NB. The current ISAF Olympic Classes contract bans an Olympic class from making prize money a requirement in its event contract with a local organiser. We must lobby ISAF to change this.
DEDICATED CLASS MEDIA TEAM
- The RS:X Class should employ its own media team to work at major events so that it can manage the content created, ensure effective distribution and promote the class as cost effectively as possible.
- Key members are
To stage manage media opportunities such as the daily ‘Yellow Jersey’ ceremony; press conferences; the post medal race ‘awards ceremony’ for the press; and the opening and closing ceremonies (in conjunction with the LOA)
To manage the dynamic on line scoring software
EVENT STILLS PHOTOGRAPHER
2 man team
- Manages outside inside press
- Deals with media inquires
- Daily report/Blog
VIDEO PRODUCTION TEAM
- 2 man team to start with
THE DELIVERY PLATFORMS
It is important that the class use a range of the latest delivery platforms to get its message across to both the public and professional media outlets. We live in the You Tube Generation where traditional TV and Film is being quickly overtaken by on line video productions that can be made by very often by talented amateurs.
This is anyway where we will have to start as the money is just not available to pay so called professionals to do the job. In fact, they would probably not be worth the price they would charge because they would lack the vital ingredient… passion for the sport we love.
So here are the platforms we should use…
- VENUE WIDE WIFI HOT SPOT
It is essential that key areas of the event site have powerful WiFi broadband internet connections. .This may involve several relays to boost the signal and shall include one ‘secure’ system and one ‘open’ system.
1. Results Room
2. Race Management Office
3. Press Room
1. Competitors Lounge
2. Event Village (Information desk & Large TV Screen)
- DYNAMIC ON LINE SCORING SOFTWARE
- This was tried for the first time in New Zealand and proved a real success in providing almost instant mark rounding and finishing information on the web
- Plus an alert system so that individuals can sign up to receive ‘alerts’ by text or mail for a specific rider(s)
- The next stage is to develop ‘LIVE’ tracking of the medal races and integrate the scoring software into the RS:X website
- LIVE STREAMING AND COURSE COMMENTARY
- With relatively inexpensive semi pro movie camera, a good microphone, a laptop computer, data card and a streaming server, we can deliver LIVE video reports from the water before, during and after races
- The commentator can have access to the data being provided by the scoring software via his laptop computer but also giving the public/media the atmosphere of what is happening and indeed what is about to happen.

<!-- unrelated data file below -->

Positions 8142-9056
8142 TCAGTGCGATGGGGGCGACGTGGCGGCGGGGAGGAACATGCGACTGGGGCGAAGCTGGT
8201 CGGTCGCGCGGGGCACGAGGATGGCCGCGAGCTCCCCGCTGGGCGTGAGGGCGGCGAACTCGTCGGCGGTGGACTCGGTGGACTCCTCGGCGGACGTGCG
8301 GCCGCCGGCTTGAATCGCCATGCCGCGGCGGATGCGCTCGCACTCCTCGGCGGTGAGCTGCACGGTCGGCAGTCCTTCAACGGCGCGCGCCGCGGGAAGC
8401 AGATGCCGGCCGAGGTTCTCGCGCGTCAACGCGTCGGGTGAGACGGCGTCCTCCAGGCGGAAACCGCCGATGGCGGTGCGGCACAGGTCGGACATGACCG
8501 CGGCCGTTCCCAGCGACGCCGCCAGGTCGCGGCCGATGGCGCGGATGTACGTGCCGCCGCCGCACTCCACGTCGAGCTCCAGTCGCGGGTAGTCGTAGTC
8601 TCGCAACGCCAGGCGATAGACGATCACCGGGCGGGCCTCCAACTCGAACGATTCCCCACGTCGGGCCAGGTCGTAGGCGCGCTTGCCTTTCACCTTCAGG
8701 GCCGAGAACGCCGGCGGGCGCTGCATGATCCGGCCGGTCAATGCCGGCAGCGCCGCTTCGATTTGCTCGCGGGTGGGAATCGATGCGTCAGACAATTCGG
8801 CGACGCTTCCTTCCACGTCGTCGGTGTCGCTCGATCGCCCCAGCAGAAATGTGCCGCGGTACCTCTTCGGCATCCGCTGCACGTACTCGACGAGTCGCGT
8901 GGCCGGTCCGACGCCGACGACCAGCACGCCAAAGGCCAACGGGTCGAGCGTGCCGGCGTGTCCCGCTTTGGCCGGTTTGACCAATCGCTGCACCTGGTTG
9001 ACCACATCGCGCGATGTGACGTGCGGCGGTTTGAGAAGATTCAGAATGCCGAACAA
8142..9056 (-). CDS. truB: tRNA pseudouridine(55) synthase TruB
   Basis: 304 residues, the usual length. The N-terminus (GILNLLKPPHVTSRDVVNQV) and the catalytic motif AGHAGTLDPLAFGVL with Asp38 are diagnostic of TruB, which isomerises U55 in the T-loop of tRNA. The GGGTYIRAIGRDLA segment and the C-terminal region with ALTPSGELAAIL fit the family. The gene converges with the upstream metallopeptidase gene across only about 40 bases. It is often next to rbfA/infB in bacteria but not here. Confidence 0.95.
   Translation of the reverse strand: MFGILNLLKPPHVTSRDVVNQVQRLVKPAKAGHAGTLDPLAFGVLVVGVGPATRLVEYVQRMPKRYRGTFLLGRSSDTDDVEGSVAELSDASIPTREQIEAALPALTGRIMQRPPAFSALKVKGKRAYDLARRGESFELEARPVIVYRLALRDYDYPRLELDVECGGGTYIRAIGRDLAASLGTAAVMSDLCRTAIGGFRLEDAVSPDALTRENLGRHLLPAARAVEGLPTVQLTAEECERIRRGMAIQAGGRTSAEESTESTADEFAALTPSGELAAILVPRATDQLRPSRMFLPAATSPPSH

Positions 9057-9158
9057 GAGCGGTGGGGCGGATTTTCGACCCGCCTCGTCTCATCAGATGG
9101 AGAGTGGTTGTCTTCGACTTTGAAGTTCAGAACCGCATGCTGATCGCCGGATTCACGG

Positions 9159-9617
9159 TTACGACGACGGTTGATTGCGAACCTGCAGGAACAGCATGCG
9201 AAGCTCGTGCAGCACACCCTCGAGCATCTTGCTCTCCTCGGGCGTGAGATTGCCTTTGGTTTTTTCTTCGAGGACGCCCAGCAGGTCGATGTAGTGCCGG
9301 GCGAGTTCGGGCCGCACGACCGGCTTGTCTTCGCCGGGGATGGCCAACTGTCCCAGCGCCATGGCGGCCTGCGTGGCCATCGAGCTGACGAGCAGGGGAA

- This feed can be shown both of the large TV screen ashore and on the web
Audio reports on the day’s events, interviews with the stars, goings-on behind the scenes and opinions downloaded onto your MP3 player as you sleep
- VIDEO BLOG
To give some atmosphere of the championship, background happenings, answer frequently asked questions, interview racers and give their informal/personal view of the event
- STILL PHOTOGRAPHS
Some of the best shots of the racing, racers etc should be placed on the event micro-site daily. Some others should be retained so that each major windsurfing magazine can be offered ‘cover shots’ featuring their own nationals. All images from the event should be available free of charge and free of rights.
- DAILY REPORTS AND EVENT BLOG
- The dynamic scoring software allows for minute by minute developments in the days racing to be posted on the scoring page of the website as they happen.
- A blog will allow the event journalist to give fuller informal reports as deemed necessary in a light hearted way. These would appear on Facebook and the event micro site
- Formal daily reports for the MNAs and media should be produced.
- EVENT MICROSITE
- Given all the above developments, the RS:X website should evolve to fully integrate them.
- A content management system is a key requirement allowing authorised people to upload their content individually.
- Such things as a daily programme schedule should be incorporated.
- MEDIA BOATS/HELICOPTER
- One Media boat for every six photo-journalist driven by experienced racers who can get close to the action without interfering with the racing
- Helicopter flights to carry the event photographer and camera crew
- OLYMPIC WINDSURFING TV